Brooke Hayward

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Brooke Hayward
Born(1937-07-05) July 5, 1937 (age 76)
Los Angeles, California, U.S.
Other namesBrooke Hayward Duchin
Alma materVassar College
OccupationActress, writer
Years active1961–1993
Spouse(s)

Michael M. Thomas (m. 1956; div. 1960)
Dennis Hopper (m. 1961; div. 1969)

Peter Duchin (m. 1985; div. 2011)
Children3
ParentsLeland Hayward
Margaret Sullavan
 
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Brooke Hayward
Born(1937-07-05) July 5, 1937 (age 76)
Los Angeles, California, U.S.
Other namesBrooke Hayward Duchin
Alma materVassar College
OccupationActress, writer
Years active1961–1993
Spouse(s)

Michael M. Thomas (m. 1956; div. 1960)
Dennis Hopper (m. 1961; div. 1969)

Peter Duchin (m. 1985; div. 2011)
Children3
ParentsLeland Hayward
Margaret Sullavan

Brooke Hayward (born July 5, 1937) is an American stage, film and television actress.

Early life and family[edit]

Born in Los Angeles, Hayward is the eldest of three children born to agent turned film, television, and stage producer Leland Hayward and actress Margaret Sullavan. Brooke Hayward is a great-granddaughter of Monroe Hayward, former U. S. Senator from Nebraska, and the granddaughter of Colonel William Hayward, who led the United States' 369th Infantry Regiment, aka the "Harlem Hellfighters", the first regiment composed entirely of African-American soldiers during the First World War.[1] She is also a descendant of Mayflower passenger William White, and pilgrim Robert Coe.[2] Hayward had a younger sister Bridget (born in 1939) and a brother William "Bill" (born in 1941).[3]

When Hayward was 7 years old, the family moved to a farm in Brookfield, Connecticut.[4] Hayward's parents divorced in April 1948.[5] The following year, Hayward's father married Nancy "Slim" Hawks (later known as Slim Keith).[6] After his divorce from Slim Hawks, Leland Hayward married Pamela Harriman.[7] Her mother married importer and producer Kenneth Wagg in 1950.[3] Margaret Sullavan died of an accidental drug overdose on January 1, 1960.[8][9] Nine months later, on October 17, 1960, Hayward's younger sister Bridget was found dead of a drug overdose in her New York City apartment. Bridget left what was described as an "incoherent note", the contents of which were never made public.[10] Her death was ruled a suicide.[11] Hayward's brother Bill would also commit suicide by gunshot on March 9, 2008.[12]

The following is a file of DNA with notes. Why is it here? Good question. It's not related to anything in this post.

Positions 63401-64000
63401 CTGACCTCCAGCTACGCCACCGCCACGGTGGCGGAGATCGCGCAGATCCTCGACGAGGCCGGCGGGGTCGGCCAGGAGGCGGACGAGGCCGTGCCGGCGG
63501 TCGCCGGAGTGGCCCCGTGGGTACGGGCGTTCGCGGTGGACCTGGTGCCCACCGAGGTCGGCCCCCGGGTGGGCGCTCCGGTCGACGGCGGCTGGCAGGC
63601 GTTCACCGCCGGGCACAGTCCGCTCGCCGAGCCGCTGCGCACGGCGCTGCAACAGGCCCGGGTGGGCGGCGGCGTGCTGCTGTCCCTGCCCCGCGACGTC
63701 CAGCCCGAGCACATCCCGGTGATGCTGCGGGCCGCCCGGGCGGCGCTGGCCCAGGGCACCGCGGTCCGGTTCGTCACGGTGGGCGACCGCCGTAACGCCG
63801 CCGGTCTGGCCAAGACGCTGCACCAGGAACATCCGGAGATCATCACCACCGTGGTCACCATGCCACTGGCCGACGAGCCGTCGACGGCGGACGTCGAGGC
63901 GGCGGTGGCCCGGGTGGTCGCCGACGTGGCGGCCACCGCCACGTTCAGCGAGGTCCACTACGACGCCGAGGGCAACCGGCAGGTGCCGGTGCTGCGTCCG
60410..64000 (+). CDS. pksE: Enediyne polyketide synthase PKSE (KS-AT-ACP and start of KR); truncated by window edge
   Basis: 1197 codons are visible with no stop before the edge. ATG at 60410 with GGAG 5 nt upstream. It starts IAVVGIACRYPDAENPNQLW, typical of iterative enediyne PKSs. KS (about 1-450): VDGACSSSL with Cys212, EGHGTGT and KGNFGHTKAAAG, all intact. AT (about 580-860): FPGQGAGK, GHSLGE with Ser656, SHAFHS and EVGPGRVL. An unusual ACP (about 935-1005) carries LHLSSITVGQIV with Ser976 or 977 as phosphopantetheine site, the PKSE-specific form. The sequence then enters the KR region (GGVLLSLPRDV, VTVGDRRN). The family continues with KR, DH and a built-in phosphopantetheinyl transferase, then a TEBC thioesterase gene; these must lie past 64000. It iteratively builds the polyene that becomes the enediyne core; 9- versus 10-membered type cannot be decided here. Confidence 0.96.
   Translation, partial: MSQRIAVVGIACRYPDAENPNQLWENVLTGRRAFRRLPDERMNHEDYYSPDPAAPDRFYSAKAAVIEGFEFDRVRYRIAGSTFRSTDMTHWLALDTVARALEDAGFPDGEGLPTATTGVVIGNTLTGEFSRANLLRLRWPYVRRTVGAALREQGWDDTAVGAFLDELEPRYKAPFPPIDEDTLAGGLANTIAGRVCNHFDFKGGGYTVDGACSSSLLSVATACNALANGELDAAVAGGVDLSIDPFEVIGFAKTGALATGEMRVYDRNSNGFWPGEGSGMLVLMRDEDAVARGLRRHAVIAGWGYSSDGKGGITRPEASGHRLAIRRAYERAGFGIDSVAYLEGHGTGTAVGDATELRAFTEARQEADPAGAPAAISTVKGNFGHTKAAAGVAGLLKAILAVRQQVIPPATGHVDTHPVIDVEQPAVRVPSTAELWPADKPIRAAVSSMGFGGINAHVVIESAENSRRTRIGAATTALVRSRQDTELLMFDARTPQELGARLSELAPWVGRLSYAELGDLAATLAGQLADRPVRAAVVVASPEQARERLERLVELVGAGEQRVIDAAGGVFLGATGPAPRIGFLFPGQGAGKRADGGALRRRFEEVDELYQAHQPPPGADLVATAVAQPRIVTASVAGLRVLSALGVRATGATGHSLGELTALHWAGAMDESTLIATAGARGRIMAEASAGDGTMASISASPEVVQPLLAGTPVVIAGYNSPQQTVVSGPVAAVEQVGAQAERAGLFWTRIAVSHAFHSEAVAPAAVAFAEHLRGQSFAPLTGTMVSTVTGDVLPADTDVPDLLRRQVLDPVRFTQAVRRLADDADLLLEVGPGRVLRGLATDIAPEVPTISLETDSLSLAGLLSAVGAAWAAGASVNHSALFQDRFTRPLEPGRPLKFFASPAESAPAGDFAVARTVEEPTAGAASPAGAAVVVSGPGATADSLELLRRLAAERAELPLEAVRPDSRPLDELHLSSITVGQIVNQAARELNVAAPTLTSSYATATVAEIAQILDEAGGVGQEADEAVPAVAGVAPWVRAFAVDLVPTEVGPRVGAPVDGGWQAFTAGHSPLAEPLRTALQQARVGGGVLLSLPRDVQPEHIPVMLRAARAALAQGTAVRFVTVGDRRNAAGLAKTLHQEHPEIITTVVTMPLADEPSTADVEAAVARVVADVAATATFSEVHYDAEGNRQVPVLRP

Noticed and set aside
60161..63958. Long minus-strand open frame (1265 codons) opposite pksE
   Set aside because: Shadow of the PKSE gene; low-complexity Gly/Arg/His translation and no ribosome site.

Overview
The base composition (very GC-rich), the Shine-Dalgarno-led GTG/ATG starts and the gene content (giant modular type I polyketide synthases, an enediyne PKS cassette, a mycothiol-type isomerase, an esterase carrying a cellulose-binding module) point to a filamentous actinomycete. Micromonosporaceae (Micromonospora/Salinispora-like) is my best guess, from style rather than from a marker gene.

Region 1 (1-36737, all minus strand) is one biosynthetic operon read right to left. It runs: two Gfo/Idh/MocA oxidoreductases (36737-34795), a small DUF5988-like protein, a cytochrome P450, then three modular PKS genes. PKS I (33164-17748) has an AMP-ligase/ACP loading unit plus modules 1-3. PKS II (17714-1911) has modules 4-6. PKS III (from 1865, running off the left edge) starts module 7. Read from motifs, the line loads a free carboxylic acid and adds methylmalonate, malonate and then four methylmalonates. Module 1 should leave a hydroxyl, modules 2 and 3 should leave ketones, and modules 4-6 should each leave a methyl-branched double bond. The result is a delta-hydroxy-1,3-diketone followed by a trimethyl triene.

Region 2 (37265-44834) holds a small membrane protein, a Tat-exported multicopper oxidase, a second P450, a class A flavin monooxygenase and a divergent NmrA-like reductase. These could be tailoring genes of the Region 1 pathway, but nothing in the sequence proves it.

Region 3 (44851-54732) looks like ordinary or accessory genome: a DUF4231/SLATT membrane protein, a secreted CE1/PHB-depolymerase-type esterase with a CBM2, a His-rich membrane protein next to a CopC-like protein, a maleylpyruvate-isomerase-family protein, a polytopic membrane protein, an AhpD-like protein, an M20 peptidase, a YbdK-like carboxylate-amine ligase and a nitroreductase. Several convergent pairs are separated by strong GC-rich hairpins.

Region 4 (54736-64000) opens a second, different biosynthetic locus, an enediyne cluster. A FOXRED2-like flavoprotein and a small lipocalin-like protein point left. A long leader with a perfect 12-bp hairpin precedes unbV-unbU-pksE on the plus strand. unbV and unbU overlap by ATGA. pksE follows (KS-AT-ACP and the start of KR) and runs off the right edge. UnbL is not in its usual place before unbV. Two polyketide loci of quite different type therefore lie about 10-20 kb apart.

Hayward attended Vassar College and studied acting with Lee Strasberg at the Actors Studio.[13]

Career[edit]

In May 1961, Hayward made her Broadway debut in the stage production of Mandingo opposite her future husband Dennis Hopper. She made her film debut that same year in Burt Balaban's Mad Dog Coll. She made a memorable performance in the Twilight Zone episode "The Masks" in March 1964. Also, she played a seaship captain's daughter in one Bonanza episode. Over the next 30 years, Hayward appeared in a handful of screen roles.

In 1977, Hayward wrote Haywire, a childhood memoir that expounded on her family, the mental breakdowns of her mother and sister, and her own personal demons.[14] Her last screen appearance was in a small role in John Guare's 1993 film adaptation of Six Degrees of Separation, with Stockard Channing, Donald Sutherland, and Will Smith.

Personal life[edit]

Hayward was married to Michael M. Thomas from July 1956 until their July 1960 divorce; they had two sons. Hayward met actor Dennis Hopper while studying at the Actors Studio. They were married in August 1961. They had a daughter, Marin Brooke Hopper, in June 1962 and divorced in 1969.

In 1981, Hayward began living with Peter Duchin. They were married in 1985 and separated in 2008.[15] They divorced in 2011. She divides her time between her loft in Manhattan and her country house in Litchfield County, Connecticut.

Further reading[edit]

References[edit]

  1. ^ Hayward, Brooke (1977). Haywire. New York: Alfred A. Knopf. pp. 99–101. ISBN 0-394-49325-7. 
  2. ^ Gardner Bartlett, Joseph (1911). Robert Coe, Puritan: His Ancestors and Descendants, 1340-1910, with Notices of Other Coe Families. p. 397. 
  3. ^ a b "Theater World Mourns Actress Margaret Sullavan". Sunday Herald. January 3, 1960. p. C-7. Retrieved March 23, 2014. 
  4. ^ Hayward 1977 p.112
  5. ^ "Margaret Sullavan Granted Divorce". Daytona Beach Morning Journal. April 20, 1948. p. 11. Retrieved March 23, 2014. 
  6. ^ "Nancy Hawks Wed To Play Producer". Toledo Blade. June 11, 1949. p. 3. Retrieved March 23, 2014. 
  7. ^ Berger, Marilyn (February 6, 1997). "Pamela Harriman is Dead at 76". The New York Times (New York Times). Retrieved March 23, 2010. 
  8. ^ "Margaret Sullavan Dies; Pills Blamed". The Times-News. January 2, 1960. p. 1. Retrieved March 23, 2014. 
  9. ^ "Final Services Held For Margaret Sullavan". Ocala Star-Banner. January 5, 1960. p. 12. Retrieved March 23, 2014. 
  10. ^ "Star's Daughter Dead in Gotham". The Victoria Advocate. October 19, 1960. p. 5. Retrieved March 23, 2014. 
  11. ^ Klemesrud, Judy (April 6, 1977). "'Haywire' - Or What It's Like With Everything And Nothing". Ocala Star-Banner. p. 10-B. Retrieved March 23, 2014. 
  12. ^ "William Hayward. Film and Television Producer, Dies at 66". The New York Times. March 22, 2008. 
  13. ^ Silvester, Christopher, ed. (2007). The Grove Book of Hollywood. Grove Press. p. 308. ISBN 0-802-19549-0. 
  14. ^ DiGiacomo, Frank; Traister, Rebecca; Hancock, Noelle; Grossman, Anna Jane; Wolfe, Alexandra (December 15, 2002). "Her Own Funeral". observer.com. Retrieved January 17, 2010. 
  15. ^ Smith, Liz (September 7, 2008). "Sad Marital Split". nypost.com. Retrieved January 17, 2010. 

External links[edit]